1. Do your research!

2. Choose a childcare with inclusions: food, nappies, wipes etc

3. Get to know the educators. Its beneficial to find one or two people your child connects with immediately.

4. Pack comforts from home. Swaddles, comforters, favourite toy or photo album of family pictures.

5. Be patient, relax and trust the process.

 

 

 

 


16.jpg

A Letter To My Daughter On Her 1st Birthday 

24th november, 2017

To my beautiful Evie,

Today you turn one and I can honestly say, that the last 12 months have been some of the best of my life.

When I met your father, I knew instantly that he was the one I wanted to share my life with. It wasn’t long after that day, we found out we were pregnant with you and it’s been our greatest surprise yet.

When I first saw you on the screen at our 8-week scan, I felt something I had never felt before. I wasn’t alone anymore, unsure of where my life was headed as I saw you, just a tiny peanut and I knew my life had just been waiting for you.

As the pregnancy went on my body was not prepared for you. I was sick and in hospital a lot, but you were always fine and growing well. Whilst I physically wasn’t handling the journey, I knew mentally it would all be worth it because I was making you.

The day we found out that you were a little girl, my world felt complete. I was soon to have a daughter that I would call a best friend for a lifetime. From that moment, your father held my belly differently. I was carrying his little girl and every night he would read to you, massage my belly and tell you how much he loved you. You were a big part of our little family already and you hadn’t even arrived yet.

I didn’t get much better from there though and my body got sicker and sicker. When the day came, the doctors decided they would need to cut you out but that was ok because it meant I just got to hold you sooner.

Thursday the 24th of November, you arrived into our lives. From the moment you let out your first cry your father and I were in tears. I had dreamt about you my entire life and you were finally here. When they first placed you in my arms, you were everything I had ever wished for.

I was quite sick during our hospital stay and wasn’t able to delivery you naturally, this meant that when we came home I felt somewhat disconnected. You had been in my belly for 9 months and then suddenly you were in my arms. I had been so sick during the pregnancy, I wasn’t sure if I was going to be a good mother and it all happened so fast that I didn’t feel like I was yours.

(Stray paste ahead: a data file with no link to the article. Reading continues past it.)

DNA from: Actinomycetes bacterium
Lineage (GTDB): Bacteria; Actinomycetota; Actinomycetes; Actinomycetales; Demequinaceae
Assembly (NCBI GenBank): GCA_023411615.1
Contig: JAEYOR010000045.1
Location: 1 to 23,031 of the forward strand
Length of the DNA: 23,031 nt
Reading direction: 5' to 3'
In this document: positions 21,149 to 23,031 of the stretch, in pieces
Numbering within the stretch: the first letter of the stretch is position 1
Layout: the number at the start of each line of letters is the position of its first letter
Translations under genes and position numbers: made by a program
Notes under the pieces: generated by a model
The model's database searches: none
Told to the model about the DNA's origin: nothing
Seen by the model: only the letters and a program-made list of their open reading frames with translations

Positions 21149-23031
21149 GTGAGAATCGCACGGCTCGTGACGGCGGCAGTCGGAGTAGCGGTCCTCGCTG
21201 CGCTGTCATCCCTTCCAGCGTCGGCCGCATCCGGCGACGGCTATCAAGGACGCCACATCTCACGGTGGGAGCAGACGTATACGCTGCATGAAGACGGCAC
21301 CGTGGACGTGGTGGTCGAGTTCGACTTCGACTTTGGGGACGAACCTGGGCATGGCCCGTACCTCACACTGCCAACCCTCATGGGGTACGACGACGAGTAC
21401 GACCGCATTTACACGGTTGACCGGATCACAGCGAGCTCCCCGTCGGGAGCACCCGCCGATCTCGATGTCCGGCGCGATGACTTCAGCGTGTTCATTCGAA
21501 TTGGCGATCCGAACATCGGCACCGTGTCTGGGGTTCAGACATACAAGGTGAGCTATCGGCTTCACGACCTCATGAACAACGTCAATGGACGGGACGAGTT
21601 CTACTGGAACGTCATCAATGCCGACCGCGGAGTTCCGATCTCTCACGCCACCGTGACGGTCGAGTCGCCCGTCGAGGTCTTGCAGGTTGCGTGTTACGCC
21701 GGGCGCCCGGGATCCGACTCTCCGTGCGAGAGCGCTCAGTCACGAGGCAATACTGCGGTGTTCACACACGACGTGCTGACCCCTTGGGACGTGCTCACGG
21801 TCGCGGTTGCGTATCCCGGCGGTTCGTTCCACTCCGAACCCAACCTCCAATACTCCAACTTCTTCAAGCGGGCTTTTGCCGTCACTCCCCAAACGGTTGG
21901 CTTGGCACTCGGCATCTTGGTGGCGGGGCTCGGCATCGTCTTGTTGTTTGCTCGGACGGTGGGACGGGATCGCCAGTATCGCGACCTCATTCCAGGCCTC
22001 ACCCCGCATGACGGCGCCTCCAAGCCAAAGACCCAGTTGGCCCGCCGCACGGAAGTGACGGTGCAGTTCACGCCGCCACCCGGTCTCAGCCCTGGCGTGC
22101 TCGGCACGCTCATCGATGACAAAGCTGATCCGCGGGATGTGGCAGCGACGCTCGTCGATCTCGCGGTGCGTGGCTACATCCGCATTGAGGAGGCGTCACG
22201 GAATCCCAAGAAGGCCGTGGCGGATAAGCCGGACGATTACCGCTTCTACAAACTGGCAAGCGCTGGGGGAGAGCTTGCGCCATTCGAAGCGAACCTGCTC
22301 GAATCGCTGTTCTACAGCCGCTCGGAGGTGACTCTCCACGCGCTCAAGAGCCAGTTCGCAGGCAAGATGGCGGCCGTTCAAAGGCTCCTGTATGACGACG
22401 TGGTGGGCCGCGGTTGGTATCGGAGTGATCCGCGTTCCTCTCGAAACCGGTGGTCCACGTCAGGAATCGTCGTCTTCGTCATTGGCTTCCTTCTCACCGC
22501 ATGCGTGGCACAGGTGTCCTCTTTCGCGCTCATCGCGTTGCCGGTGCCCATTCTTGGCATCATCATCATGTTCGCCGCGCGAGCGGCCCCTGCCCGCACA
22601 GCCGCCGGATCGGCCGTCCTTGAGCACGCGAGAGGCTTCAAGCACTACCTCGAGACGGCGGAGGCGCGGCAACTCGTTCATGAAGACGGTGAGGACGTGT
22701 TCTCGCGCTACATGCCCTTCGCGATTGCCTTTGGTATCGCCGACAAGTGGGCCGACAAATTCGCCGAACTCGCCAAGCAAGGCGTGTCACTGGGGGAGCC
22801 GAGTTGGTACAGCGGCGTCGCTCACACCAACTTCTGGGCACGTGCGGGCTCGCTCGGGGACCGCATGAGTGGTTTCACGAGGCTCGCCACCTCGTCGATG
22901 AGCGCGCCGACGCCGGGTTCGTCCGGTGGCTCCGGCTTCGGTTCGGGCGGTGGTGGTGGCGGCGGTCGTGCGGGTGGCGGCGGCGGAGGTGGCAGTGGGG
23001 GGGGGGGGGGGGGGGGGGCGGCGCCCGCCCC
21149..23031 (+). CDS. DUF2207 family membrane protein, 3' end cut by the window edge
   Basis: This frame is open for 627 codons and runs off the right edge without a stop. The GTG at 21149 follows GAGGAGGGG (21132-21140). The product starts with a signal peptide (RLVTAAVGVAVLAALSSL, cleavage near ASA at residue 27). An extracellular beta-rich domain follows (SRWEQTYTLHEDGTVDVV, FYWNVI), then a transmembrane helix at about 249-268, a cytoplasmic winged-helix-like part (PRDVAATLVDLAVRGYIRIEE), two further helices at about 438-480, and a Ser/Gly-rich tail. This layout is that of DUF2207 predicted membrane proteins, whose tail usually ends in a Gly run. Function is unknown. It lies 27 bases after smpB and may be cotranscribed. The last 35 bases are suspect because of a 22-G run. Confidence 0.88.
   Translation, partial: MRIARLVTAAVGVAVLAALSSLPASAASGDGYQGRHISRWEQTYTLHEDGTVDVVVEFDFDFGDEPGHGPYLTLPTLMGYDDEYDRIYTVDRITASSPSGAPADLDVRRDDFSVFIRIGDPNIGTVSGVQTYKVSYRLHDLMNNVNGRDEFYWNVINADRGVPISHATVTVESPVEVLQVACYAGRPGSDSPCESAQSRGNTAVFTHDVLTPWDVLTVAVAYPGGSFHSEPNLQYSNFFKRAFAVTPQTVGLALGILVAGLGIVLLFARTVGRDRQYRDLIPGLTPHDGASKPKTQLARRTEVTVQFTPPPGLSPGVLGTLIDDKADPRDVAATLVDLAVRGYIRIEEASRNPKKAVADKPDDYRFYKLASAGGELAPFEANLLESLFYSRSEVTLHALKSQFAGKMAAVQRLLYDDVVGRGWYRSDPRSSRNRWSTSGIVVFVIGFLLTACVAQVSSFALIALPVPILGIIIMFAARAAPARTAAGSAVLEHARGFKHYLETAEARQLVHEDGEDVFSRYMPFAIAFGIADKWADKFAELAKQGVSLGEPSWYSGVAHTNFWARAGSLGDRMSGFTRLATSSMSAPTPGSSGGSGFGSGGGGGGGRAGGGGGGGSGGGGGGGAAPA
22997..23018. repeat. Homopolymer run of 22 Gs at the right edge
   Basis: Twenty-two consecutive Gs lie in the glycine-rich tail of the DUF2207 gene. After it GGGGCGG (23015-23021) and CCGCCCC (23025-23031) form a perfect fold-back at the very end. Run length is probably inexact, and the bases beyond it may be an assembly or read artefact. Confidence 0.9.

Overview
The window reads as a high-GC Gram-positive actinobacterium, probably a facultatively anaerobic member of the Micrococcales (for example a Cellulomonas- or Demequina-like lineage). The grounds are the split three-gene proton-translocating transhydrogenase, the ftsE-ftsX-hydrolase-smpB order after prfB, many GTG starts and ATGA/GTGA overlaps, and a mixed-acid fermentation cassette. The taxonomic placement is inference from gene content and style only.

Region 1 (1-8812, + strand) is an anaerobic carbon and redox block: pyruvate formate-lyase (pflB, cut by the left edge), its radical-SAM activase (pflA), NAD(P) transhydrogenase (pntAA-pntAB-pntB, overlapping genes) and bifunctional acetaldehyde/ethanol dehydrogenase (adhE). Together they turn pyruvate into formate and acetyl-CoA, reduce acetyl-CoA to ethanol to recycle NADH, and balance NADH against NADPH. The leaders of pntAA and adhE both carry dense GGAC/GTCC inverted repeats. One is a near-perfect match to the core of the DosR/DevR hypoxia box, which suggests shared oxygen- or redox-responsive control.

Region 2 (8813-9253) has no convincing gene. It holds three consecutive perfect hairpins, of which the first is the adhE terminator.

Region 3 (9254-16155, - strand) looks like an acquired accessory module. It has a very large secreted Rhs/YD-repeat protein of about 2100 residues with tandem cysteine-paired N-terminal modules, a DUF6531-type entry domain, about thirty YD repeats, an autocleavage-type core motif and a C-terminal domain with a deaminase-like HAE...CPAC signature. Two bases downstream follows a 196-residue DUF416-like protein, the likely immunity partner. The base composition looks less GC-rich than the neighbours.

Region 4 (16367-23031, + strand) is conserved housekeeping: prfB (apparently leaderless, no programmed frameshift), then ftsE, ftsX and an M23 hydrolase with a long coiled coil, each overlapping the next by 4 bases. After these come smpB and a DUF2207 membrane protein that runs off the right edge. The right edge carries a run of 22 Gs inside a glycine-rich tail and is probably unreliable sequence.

The weeks went on and motherhood came to me more and more each day. Your father had 7 weeks off work, so we both found our own little groove with you. By the time he went back to work and it was just you and me, I felt like I was meeting you for the first time all over again.

We would spend endless mornings in bed together. Breastfeeding then sleeping all curled up in my arms. At last I started to feel the bond with you, that you were my daughter and I was your mother.

This last year, you have hit so many milestones that have filled my heart with joy each time. I have been so proud of you in so many different ways and you amaze me every day.

Your personality is a perfect mix of your daddy and mine, but you’re still your own little person. You’re cheeky, determined and independent at times. You know the things you’re not allowed to do and will always cheekily look to see if we are watching when you try to do the wrong thing. You commando crawled for so long and your swimming instructors said you could move up a class when you could crawl across the mat. The next lesson, you were up on your knees, crawling across that mat making you the youngest baby in the toddler class at 9 months old. You like to have showers alone and crawl out when you’re done, making your way all the way to your bedroom and standing up to your change table. You’re clever and bold and you’re all ours, every single bit.

You and your father share a special bond that is different to yours and mine. You are his little girl, that little peanut he held so tight in his arms while you were in my belly. I never knew I could love your daddy this much until I saw him love you and he loves you more and more every day.

You were the missing piece to my life Eve Chara and you complete your dad and I.

Happy 1st Birthday,

Love Mummy


IMG_2932.JPG

my 12 tips for breastfeeding

20th november,2017

1. Whilst you’re staying in hospital after birth, utilise the midwives as much as possible. Ask them for help every chance you get!! It’s very overwhelming (and painful) in those first few days so gaining the reassurance that you are latching correctly and on the right track can make the process somewhat easier in the long run.

2. Here comes an honesty bomb…it will hurt! Those first few days the pain is like having sandpaper rubbed across your nipples. Lanolin cream is your best friend and if you lather up with this and push through the initial pain, it will pass and your nipples with toughen. Cracked, bleeding nipples may occur and you can get nipple shields to use until they have healed. Continue using lanolin to push through the pain.

3. A good quality double express pump will save you so much valuable time when expressing. If you have the help available, expressing and bottle feeding your newborn will allow your body to rest. Feeding every two hours especially through the night, can be extremely sleep depriving so utilise any help you can get.